Indexed Access To Cansim Series In R
In this example, we will use the cansim package to access gender-specific data by vector from Statistics Canada’s NDM using the cansim package from Mountain Math.
The key package used in this vignette is the cansim package which accesses vectors, in this case, from the NDM database of Statistics Canada. Key packages include
- Dplyr/tidyverse – for processing the tibble
- ggplot2 – part of tidyverse for plotting the results
- cansim – package to access data using the NDM api.
NDM product tables (aka CANSIM) can be retrieved with a wealth of classification or META data as well as the coordinate. The latter provides a superlative index into the structure of the table. One of the challenges with many tables is that they contain more information than required for a particular project in terms of both data observations and detail of vectors. The retrieval can be simplified by just retrieving vectors for specific observations. However, the challenge is to easily and flexibly select vectors. The coordinate identifier and associated meta data can be used to select series. This allows the creation of scripts in which the series can be appropriately organized by concept (gender, province etc) and for the time range required. This can result in a substantial increment in speed and more importantly provide a structured organization to the retrieval. The latter facilitates the use of the more power features of tidyverse.
This note documents two scripts:
1)one-time retrieval of full table and creation of an index file which is simply the last observation of the table.
2)Retrieve required v numbers and observations to plot the change in employment rates since a particular period of time.
Script 2 is much more efficient to run and re-run because only a portion of the time series and observations are retrieved.
In corporate environments, it may be necessary to use a proxy setting. This is documented in the citation for the cansim package above.
All scripts will be available in the download section. https://www.jacobsonconsulting.com/index.php/downloads-2/indexed-access-to-ndm-series-in-r/download
Developing the Index File
This script is quite simple. The table is retrieved and saved as an RDS file (not really needed in this case). After retrieval, the table is filtered for the last observation only and saved as an RDS file with an appropriate file name.
The original table from the retrieval need not be saved. The index file includes all the columns such as value and date for reference purposes. A csv file of the column names is saved for documentation.
The base table used for this analysis contains significant detail by age and employment type. Because we want to show employment rates for full- and part-time workers, we must calculate employment rates on the fly as the ratio of employment to source population. The first script segment defines the packages used and retrieves the index table using readRDS, the reverse of the command used to save it above.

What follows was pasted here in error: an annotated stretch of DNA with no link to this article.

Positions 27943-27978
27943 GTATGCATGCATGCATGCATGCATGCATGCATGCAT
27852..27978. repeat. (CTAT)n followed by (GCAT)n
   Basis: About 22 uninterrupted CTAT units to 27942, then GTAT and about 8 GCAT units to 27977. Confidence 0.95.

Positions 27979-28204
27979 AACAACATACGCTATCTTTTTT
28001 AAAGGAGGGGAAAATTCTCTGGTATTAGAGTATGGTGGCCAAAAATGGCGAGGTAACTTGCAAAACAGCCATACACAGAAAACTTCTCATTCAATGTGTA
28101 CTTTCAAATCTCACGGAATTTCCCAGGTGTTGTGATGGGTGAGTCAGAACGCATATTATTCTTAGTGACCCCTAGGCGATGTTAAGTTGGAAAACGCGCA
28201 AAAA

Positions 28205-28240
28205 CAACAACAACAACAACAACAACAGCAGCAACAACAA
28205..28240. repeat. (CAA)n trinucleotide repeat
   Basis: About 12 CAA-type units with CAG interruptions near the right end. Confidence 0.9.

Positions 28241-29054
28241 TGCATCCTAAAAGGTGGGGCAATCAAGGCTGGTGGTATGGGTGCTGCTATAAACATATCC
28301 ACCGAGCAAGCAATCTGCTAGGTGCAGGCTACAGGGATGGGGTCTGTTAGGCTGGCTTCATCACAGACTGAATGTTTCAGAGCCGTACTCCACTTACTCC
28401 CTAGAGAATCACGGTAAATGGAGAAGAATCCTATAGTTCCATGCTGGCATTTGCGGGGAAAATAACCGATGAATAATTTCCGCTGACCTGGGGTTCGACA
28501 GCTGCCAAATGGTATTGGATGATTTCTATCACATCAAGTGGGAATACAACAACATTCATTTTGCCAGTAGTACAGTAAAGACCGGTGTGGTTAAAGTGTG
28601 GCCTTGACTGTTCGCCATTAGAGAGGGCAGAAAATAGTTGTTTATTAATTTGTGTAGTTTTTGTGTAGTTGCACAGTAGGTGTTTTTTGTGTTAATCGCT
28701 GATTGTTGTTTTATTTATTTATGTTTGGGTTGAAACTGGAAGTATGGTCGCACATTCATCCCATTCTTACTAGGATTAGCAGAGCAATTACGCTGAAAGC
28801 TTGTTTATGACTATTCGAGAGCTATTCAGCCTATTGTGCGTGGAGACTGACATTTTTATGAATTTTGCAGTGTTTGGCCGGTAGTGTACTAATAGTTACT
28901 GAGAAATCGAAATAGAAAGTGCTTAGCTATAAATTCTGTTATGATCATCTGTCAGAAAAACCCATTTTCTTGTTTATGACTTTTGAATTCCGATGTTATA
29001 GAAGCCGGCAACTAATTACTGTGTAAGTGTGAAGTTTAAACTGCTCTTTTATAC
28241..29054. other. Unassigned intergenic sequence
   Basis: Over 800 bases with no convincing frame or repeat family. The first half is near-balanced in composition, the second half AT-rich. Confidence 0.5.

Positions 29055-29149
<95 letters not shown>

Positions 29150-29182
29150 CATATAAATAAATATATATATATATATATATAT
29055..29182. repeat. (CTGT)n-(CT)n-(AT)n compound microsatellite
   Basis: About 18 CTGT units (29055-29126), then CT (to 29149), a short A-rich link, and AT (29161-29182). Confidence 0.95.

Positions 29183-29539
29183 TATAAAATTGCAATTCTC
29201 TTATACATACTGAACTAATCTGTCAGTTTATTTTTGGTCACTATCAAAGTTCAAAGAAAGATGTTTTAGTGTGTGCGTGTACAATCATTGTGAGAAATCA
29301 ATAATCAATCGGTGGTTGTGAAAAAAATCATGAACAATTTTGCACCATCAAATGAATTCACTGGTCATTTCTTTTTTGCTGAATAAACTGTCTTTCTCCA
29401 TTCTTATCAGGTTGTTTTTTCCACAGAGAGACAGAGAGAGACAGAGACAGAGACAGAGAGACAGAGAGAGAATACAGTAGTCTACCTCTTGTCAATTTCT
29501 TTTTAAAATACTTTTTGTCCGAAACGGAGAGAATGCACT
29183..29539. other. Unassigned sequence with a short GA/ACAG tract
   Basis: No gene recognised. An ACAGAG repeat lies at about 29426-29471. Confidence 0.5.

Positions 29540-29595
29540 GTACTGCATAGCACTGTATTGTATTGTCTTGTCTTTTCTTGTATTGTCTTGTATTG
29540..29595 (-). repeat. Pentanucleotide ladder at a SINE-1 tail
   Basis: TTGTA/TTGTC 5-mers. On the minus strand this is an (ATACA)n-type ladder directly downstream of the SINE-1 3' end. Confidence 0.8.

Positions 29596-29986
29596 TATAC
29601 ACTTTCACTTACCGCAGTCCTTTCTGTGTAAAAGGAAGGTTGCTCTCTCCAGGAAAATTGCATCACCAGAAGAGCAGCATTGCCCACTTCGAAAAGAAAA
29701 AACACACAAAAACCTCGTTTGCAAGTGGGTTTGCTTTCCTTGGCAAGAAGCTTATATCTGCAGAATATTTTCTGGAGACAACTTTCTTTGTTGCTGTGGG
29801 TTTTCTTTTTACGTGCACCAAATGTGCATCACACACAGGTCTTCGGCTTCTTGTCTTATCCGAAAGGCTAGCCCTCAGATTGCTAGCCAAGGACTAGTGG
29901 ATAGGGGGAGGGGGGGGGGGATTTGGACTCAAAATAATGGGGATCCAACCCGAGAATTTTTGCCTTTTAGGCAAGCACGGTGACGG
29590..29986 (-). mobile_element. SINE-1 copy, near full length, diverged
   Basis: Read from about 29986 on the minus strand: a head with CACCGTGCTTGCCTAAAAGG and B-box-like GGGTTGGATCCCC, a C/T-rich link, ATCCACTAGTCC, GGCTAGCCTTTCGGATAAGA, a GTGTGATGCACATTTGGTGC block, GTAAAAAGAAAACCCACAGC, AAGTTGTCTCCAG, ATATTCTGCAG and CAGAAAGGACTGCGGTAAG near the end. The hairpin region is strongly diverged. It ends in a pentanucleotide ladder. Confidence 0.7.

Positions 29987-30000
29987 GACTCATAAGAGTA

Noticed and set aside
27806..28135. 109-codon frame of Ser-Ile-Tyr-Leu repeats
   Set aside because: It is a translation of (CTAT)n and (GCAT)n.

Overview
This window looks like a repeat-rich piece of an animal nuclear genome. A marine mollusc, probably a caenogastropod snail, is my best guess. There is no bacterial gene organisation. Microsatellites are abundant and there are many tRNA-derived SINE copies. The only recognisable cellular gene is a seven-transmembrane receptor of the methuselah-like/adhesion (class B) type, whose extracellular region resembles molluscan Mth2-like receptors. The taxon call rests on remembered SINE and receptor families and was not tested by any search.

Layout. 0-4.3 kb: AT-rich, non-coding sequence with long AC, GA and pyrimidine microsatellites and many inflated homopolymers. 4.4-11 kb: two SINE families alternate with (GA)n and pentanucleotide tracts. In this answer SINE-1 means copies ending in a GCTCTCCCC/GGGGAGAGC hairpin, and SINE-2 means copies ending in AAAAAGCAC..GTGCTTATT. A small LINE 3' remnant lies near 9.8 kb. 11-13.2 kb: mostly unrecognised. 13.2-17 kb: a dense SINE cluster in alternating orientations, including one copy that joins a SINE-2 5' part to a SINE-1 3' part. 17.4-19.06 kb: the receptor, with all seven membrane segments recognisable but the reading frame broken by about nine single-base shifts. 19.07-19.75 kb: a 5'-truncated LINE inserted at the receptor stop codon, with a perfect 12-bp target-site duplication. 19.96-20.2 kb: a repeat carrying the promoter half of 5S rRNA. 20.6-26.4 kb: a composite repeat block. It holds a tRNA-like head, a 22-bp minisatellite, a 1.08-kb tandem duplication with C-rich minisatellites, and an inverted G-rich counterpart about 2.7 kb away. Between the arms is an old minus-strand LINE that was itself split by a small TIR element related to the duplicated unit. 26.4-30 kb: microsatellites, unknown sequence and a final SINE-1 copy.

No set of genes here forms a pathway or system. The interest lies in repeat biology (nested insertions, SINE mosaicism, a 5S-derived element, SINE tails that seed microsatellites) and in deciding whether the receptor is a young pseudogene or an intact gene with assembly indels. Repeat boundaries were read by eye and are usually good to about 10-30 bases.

The next segment unpacks the index table to separate the coordinate into addressable single indexes, Columns that are not required are also dropped.
The columns of the coordinate are renamed to useful variable names. These will be used to select the vectors required. This is much easier than trying to select by the text variables in the basic table. The latter are matched to the coordinate codes to provide a mapping for use in selecting text entries and other documentation. Because we do not want to show all levels of education attainment, the education table is extended to include an aggregation variable, “edtype”. This will be used to collapse employment and population.
The values used to select the series are determined by examining the tables created above.
The code segment above defines some key parameters and selects and aggregates the source. Population by summarizing over the “edtype” variable. Note that the variables from the index table are joined with the data required from NDM so that the full attribute set is available.
The next set of code starts the main loop. Looping is over labour force type (full- and part-time), gender and time.
The next set of code prepares the basic analytical rates by joining the tibble retrieved above with the population tibble after appropriate aggregation. Note that the population tibble is joined using all the relevant classification variables. We are calculating year over year growth rates but also growth rates from February 2020. The code was originally set up to process the current and preceding months.
The next segment calculates shares of change and employment for analytical purposes.
Charts for four displays are planned. After setting up the parameters, the basic data is adjusted to select the date to plot, the gender and to copy the variable to plot to a specific variable in the data set that can be referenced in the ggplot2 package. The “.data” element is referred to as a pronoun in the tidyverse programming documentation. The reference is https://dplyr.tidyverse.org/articles/programming.html.
The next code segment uses plot_data_2 in ggplot with the parameters defined above to characterize the chart.
Note that the plot_value variable is used to position the text label above the actual bar.
The final code segment saves each plot as a separate png and builds up a list of pngs which is saved for subsequent processing into a PDF or other report.
1) one-time retrieval of full table and creation of an index file which is simply the last observation of the table.
2) Retrieve required v numbers and observations to plot the change in employment rates since a particular period of time.